Older Epilepsy Patients Have Good Surgical Outcomes

Pauline Anderson

December 10, 2013

WASHINGTON, DC — Despite the prevailing view that resective epilepsy surgery is best done on young adults, older patients who undergo this procedure have an excellent outcome, according to a small new study.

Results showed that patients over age 60 years did well after surgery in terms of seizure freedom, despite having 1 or more comorbid condition, and they had improved quality of life.

The results, presented at the American Epilepsy Society (AES) 67th Annual Meeting, illustrate that as the population ages and more older people are developing epilepsy, chronologic age should not be a barrier to access epilepsy surgery.

"This drives home the point that in all populations — not just children and younger adults, but in older adults — this type of intervention can be life changing; that it not only can take away seizures that rob people of the ability to have independence, to potentially work if they want to, and to drive, but can have a lot of impact on other spheres of health," said Brian Moseley, MD, instructor in neurology, University of California at Los Angeles (UCLA).

"We shouldn't be dissuaded by things such as patient age and having other medical problems."

Seizure-Free

For the study, researchers searched the UCLA surgery database to identify patients aged 60 years and over who had undergone epilepsy surgery between 1992 and 2012 and had at least 1 year of follow-up.

The study included 10 patients, aged 60 to 74 years, with an average age at epilepsy diagnosis of 37 years who had experienced seizures for an average of 27 years, although one older woman had been diagnosed only for 3 years. About 70% of the patients had at least 1 other medical comorbid condition, such as hypertension or diabetes.

The study showed that 70% of these older patients were rendered completely seizure free after their surgery (Engel class 1) and 90% were either completely seizure free or only had rare seizures (Engel 1 or 2), Dr. Moseley reported.

From telephone interviews with 9 patients (1 died of a brain tumor that had caused the seizures), researchers determined that having surgery was associated with improvements in quality of life. About 75% of the patients reported excellent life satisfaction, and about a third had improvements in domains of health other than postsurgery seizures, said Dr. Moseley.

Being married and feeling socially connected seemed to contribute to better life satisfaction scores, he said.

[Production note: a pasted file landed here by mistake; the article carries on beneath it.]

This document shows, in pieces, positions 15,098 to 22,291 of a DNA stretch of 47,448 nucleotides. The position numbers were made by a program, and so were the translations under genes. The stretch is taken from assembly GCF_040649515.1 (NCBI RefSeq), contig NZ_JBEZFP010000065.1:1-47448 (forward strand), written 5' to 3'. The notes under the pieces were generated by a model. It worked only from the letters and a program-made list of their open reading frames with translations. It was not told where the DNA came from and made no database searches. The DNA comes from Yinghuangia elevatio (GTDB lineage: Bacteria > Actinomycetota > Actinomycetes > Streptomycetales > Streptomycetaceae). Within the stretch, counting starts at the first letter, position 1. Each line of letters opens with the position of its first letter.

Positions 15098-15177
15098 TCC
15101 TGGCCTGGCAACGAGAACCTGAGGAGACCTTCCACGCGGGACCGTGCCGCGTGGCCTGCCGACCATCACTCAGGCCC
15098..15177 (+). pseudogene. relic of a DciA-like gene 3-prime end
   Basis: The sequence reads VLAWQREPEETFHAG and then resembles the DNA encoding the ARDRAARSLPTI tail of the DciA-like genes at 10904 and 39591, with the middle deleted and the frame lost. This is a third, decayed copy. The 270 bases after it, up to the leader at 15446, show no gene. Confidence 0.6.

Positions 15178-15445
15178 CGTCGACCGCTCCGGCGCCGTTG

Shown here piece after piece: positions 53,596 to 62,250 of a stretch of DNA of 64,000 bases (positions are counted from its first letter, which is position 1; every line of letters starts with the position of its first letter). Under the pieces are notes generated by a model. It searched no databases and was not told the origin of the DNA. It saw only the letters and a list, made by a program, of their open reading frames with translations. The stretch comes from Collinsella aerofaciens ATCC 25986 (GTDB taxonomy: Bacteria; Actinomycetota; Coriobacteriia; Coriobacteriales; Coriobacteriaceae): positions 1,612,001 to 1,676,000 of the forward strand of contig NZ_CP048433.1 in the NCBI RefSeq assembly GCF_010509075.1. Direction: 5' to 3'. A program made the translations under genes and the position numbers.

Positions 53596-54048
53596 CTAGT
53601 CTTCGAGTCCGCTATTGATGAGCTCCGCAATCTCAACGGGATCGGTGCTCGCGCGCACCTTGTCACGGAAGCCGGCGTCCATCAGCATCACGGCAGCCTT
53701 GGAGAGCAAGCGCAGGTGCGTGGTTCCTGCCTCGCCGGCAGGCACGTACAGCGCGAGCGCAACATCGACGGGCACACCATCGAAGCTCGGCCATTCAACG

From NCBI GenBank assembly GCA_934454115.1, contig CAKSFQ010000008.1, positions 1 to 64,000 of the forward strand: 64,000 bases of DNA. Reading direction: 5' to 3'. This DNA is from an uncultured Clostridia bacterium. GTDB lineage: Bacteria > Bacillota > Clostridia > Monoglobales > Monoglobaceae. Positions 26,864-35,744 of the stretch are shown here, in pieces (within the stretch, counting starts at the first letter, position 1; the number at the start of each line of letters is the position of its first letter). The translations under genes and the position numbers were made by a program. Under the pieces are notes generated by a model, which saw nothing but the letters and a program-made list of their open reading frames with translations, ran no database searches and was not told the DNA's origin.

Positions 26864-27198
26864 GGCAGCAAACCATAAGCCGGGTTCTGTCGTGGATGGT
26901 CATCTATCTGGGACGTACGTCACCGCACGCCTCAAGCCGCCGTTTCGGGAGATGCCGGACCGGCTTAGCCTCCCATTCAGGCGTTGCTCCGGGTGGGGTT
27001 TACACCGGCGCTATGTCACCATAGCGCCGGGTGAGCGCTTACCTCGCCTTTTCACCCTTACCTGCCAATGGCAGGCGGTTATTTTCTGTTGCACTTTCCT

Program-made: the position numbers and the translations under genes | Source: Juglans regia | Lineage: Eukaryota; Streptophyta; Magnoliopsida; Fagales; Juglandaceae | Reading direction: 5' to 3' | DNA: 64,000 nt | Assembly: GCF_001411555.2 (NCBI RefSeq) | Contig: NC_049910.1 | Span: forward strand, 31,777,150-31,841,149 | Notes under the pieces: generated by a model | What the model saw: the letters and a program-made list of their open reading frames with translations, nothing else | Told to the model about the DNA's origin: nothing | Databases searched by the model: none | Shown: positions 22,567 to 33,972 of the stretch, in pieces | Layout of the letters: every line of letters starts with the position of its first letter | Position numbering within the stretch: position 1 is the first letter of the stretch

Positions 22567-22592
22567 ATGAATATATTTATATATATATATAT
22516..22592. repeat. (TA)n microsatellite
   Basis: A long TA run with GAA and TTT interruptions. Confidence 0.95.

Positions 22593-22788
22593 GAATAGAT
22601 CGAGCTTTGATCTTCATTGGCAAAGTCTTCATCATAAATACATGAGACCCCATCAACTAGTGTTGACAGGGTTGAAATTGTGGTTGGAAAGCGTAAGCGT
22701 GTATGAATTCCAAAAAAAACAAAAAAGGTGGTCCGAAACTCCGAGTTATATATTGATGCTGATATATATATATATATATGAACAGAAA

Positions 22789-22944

Although the older age group "is a very understudied population," what research there is shows that "there really isn't an upper age limit" when it comes to epilepsy surgery, said Sandra Dewar, RN, lead author of the study.

Age Misconceptions

Many experts believe the best age for epilepsy surgery is 15 to 30 years, said Dewar. The current study goes a long way toward dispelling this and other "misconceptions" associated with older people getting epilepsy surgery, she said.

For example, the prevailing opinion is that older people with epilepsy have too many other illnesses for surgery to be safe. Another misconception is that all older people with epilepsy have had the disease for several years and so having surgery would have little effect on their quality of life.

"We found that in our study that those things are incorrect," said Dewar.

She pointed out that life satisfaction and disability should be measured differently in older people, who may no longer be working or driving a car.

She also noted the "trend" they are seeing of more older people coming to the UCLA epilepsy center, and likely other similar centers.

Asked for comment on these findings, Dawn Eliashiv, MD, professor of neurology and co-director, Seizure Disorder Center, UCLA, said the "take-home message" from this study is that resective epilepsy surgery is a good option in older patients. "I think it's remarkable that 90% had Engel class 1and 2," she said.

Marianna V. Spanaki, MD, PhD, a neurologist at the Henry Ford Epilepsy Program, Detroit, said in her view, it helps illustrate the need to refer patients with epilepsy for surgery.

Dr. Spanaki pointed out that the Institute of Medicine report of 2011 estimated that only 3000 to 4000 epilepsy surgeries are carried out every year while 100,000 to 200,000 people with epilepsy are candidates for such surgery.

"This means that epilepsy surgery is very much underutilized," said Dr. Spanaki. "Many people who could benefit at least deserve a surgical evaluation."

American Epilepsy Society (AES) 67th Annual Meeting. Abstract 3.252. Presented December 8, 2013.

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